“Well! Well! Don’t talk to me! If this don’t beat all ever I see! . . .” “I should say it did! I was just sayin’ to Sarah B., s’ I, ‘My soul and body,’ s’ I, ‘if this ain’t—’” . . . “And what do you s’pose made him—” “And when they turned up them lights and I see him standin’ there jammin’ her down into that chair and wavin’ that big fist of his over top her head, thinks I, ‘Good-night! He’s goin’ to hammer her right down through into the cellar, don’t know’s he ain’t!’”
These were a few fragments which Cousin Gussie caught as they pushed their way to the gate. In one spot where a beam of light from the window faintly illuminated the wet, he glimpsed a flowered and fruited hat picturesquely draped over its wearer’s ear while from beneath its lopsided elegance a tearful voice was heard hysterically demanding to be taken home. “Take me home, ’Phelia. I—I—I . . . Oh, take me home! I—I—I’ve forgot my rubbers and—and I feel’s if my hair was comin’ off—down, I mean—but—oh, I don’t care, take me home!”
Galusha, apparently, heard and saw nothing of this. He blundered straight on to the gate and thence along the road to the Phipps’ cottage. It seemed to Cabot that he found it by instinct, for the fog was so thick that even the lighted windows could not be seen further than a few yards. But he did find it and, at last, the two men stood together in the little sitting room. Then Cousin Gussie once more laid a hand on his relative’s arm.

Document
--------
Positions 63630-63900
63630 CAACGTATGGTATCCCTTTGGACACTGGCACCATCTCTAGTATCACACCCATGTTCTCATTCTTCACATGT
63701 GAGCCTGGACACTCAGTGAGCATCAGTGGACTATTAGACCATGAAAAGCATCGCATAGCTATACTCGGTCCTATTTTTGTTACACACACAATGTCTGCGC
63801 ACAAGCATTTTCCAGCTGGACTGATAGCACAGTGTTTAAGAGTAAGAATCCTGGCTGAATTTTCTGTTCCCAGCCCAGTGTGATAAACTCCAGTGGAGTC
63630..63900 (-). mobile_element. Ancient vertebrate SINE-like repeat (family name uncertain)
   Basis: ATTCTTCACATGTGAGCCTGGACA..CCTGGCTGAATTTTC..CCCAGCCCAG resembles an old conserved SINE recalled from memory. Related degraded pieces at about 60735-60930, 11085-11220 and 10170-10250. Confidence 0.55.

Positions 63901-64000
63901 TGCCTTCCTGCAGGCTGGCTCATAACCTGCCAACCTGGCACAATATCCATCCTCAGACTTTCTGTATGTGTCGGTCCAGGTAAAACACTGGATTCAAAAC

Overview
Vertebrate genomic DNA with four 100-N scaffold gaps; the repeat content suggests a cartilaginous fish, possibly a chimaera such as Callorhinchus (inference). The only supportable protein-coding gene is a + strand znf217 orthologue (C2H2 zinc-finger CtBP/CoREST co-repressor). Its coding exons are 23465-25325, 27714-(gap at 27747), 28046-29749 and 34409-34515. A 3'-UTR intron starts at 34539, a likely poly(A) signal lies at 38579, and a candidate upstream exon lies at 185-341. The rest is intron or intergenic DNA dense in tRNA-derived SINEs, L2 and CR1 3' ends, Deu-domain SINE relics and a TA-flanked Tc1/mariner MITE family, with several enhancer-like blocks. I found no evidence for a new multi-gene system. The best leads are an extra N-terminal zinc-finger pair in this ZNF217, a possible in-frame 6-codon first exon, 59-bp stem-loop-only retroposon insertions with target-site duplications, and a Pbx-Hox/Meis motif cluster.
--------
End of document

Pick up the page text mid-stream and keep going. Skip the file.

“Well, Galusha,” he said, again, “what about it?”
Galusha heaved another sigh. “Yes—ah—yes,” he answered. “Yes— ah—quite so.”
“Humph! What is quite so? I want to know about that stock of the Wellmouth Development Company.”
“Yes. . . . Yes, certainly, I know.”
“That Captain—um—What’s-his-name, the picturesque old lunatic with the whiskers—Hallett, I mean—made a statement that was, to say the least, surprising. I presume he was crazy. That was the most weird collection of insanity that I ever saw or heard. Ha, ha! Oh, dear! . . . Well, never mind. But what did old Hallett mean by saying he had sold you his four hundred shares of that stock?”
Galusha closed his eyes. He smiled sadly.
“He meant that he had—ah—sold them to me,” he answered.
“Loosh, are you crazy, too?”
“Very likely. I often think I may be. Yes, I bought the—ah— stock.”
“You bought the— you? Loosh, sit down.”
Mr. Bangs shook his head. “No, Cousin Gussie,” he said. “If you don’t mind I—I won’t sit down. I shall go to my room soon. I bought Captain Hallett’s stock. I bought Miss Phipps’, too.”
It was Cabot himself who sat down. He stared, slowly shook his head, and then uttered a fervent, “Whew!”